Last week, “The Newest Hottest Spike Lee Joint” reached its funding goal thanks to more than 5,000 backers. While filmmakers like Steven Soderbergh cheered Spike Lee’s project, outlets like CNBC and Bloomberg accused him of abusing Kickstarter and taking money from other creators. As we’ve shown before here and here, arguments like these are not grounded in fact. Kickstarter is not a zero-sum game where projects compete for pledges. All projects benefit from the network effect of a growing Kickstarter ecosystem.
Artists like Spike Lee don’t hurt other projects. They help them!
Spike Lee brought three decades of fans to Kickstarter when he launched his project. He introduced many of them to this new way of funding creative works, and to the thousands of other projects that are funding on Kickstarter. Of Spike’s backers, 47% had never backed a Kickstarter project before.
The Veronica Mars and Zach Braff film projects were similarly criticized for hurting other projects, but in reality were a windfall for creators. Those projects brought thousands of new people to Kickstarter who have since pledged more than $1 million to 6,000 other projects (film projects have received most of those pledges).
In the past 90 days alone, more than $21 million has been pledged to filmmakers on Kickstarter not named Rob Thomas, Zach Braff, or Spike Lee. Even without counting these projects, it’s been the biggest three months for film ever on Kickstarter!
Almost five million people have backed a project on Kickstarter, and more than a million have backed two or more projects. These repeat backers are responsible for 59% of the total money pledged to Kickstarter projects — a whopping $444 million. On average, 2,130 people a day have become new repeat backers this year. This is huge! Future creators will benefit from more and more people using Kickstarter.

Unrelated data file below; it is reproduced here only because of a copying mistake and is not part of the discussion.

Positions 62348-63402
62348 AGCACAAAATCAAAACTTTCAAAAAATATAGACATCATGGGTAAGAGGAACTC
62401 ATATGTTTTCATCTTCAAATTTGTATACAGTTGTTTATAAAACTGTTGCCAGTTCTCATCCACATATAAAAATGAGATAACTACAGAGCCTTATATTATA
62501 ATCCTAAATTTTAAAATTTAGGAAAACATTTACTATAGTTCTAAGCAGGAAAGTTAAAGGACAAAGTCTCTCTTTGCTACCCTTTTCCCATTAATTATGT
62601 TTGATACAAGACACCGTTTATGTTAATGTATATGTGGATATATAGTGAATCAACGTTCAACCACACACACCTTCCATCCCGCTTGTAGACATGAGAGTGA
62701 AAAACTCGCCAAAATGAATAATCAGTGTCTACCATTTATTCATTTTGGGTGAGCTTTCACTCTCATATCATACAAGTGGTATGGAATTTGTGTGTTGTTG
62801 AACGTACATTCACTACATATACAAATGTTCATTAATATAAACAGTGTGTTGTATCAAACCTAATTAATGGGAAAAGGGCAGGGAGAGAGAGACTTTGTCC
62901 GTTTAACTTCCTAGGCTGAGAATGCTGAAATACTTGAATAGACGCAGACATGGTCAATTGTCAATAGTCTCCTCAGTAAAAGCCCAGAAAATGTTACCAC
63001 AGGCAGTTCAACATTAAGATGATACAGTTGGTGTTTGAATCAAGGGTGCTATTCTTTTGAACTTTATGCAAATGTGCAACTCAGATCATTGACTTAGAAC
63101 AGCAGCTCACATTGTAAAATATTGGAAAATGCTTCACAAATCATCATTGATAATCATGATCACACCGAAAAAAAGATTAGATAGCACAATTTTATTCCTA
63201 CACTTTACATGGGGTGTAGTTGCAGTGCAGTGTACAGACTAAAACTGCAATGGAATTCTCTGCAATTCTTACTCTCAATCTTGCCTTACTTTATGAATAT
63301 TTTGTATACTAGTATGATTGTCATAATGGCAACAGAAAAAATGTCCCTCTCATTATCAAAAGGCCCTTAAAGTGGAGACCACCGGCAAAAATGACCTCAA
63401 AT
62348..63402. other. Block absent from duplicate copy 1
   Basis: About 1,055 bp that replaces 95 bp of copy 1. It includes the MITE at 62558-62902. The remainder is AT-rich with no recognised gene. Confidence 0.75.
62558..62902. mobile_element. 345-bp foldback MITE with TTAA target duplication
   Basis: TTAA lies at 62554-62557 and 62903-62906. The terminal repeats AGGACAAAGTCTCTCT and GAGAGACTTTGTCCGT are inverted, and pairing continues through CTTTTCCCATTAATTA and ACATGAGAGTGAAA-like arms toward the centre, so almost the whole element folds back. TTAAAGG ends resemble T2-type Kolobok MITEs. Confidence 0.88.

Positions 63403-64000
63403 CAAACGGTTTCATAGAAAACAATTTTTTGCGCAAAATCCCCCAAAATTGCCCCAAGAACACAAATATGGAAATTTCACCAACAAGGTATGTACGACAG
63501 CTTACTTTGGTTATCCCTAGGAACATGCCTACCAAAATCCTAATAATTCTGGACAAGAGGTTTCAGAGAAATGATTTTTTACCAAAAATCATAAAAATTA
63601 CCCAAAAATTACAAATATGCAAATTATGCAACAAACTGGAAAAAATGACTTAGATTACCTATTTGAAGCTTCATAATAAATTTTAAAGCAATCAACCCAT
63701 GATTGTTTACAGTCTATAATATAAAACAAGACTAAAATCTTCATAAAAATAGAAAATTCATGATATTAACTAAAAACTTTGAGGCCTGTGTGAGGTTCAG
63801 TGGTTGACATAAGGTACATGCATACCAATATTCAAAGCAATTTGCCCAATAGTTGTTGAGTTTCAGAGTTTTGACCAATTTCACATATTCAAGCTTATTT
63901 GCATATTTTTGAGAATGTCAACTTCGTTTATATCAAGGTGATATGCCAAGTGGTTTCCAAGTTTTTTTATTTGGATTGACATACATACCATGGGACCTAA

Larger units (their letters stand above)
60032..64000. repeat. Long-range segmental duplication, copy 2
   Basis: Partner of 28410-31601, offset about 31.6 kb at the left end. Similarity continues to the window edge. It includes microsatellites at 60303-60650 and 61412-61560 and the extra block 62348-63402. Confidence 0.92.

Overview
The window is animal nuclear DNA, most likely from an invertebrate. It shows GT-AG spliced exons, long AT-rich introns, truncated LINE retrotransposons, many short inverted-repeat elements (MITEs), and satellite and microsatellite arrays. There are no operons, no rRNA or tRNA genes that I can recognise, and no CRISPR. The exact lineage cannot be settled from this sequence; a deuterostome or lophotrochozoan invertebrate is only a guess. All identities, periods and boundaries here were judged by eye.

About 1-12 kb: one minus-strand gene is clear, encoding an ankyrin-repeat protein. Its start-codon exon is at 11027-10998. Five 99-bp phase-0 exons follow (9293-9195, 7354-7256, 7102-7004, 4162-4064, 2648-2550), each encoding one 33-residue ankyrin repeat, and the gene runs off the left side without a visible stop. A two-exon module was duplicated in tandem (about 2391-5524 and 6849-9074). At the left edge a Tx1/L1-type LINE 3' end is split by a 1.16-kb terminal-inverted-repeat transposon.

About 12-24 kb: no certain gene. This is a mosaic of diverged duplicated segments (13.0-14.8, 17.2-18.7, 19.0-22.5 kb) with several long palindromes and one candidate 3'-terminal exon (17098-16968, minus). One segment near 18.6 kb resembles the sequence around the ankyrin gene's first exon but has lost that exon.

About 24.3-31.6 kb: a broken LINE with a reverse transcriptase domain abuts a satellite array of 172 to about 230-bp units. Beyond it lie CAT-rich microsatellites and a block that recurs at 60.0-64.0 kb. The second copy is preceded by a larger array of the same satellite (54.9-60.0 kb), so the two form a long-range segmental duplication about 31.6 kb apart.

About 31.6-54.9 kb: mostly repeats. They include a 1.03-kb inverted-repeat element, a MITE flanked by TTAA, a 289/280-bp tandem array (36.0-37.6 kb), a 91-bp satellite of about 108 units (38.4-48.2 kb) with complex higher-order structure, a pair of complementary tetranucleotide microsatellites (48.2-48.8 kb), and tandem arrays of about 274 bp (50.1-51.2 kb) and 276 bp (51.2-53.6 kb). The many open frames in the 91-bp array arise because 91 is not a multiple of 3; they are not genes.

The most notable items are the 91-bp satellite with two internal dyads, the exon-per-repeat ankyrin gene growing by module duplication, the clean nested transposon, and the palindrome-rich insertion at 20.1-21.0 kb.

Kickstarter projects are not charity.
Others have accused creators of asking for a handout by using Kickstarter. This is silly. Every project offers a range of rewards to backers in exchange for their pledges. Spike’s backers get online screenings, tickets to the premiere, and access to the creative process of one of the most important voices in independent film. Just because an artist funds the creation of their work upfront rather than waiting until later to sell it doesn’t somehow make it charity.
The people launching and backing Kickstarter projects are participating in a new way of funding. In Spike’s case, an alternative to film’s traditional investment model. Backers are supporting Spike not to buy into the potential profits of the film, but because they connect with his body of work, they think the rewards he’s offering are great, and they want to be a part of bringing this film to life. This isn’t charity. It’s a direct exchange between an artist and a willing audience, similar to the model Mozart and others used to fund works centuries ago.
All creators should be allowed to invite the public to be a part of their work.
Kickstarter is a place where creators share their work directly with the public, and audiences show their support for the projects they love. The results are amazing: more creative work by a greater diversity of creators than ever before. This isn’t just a different way of doing things, it’s a better way — for creators and audiences alike.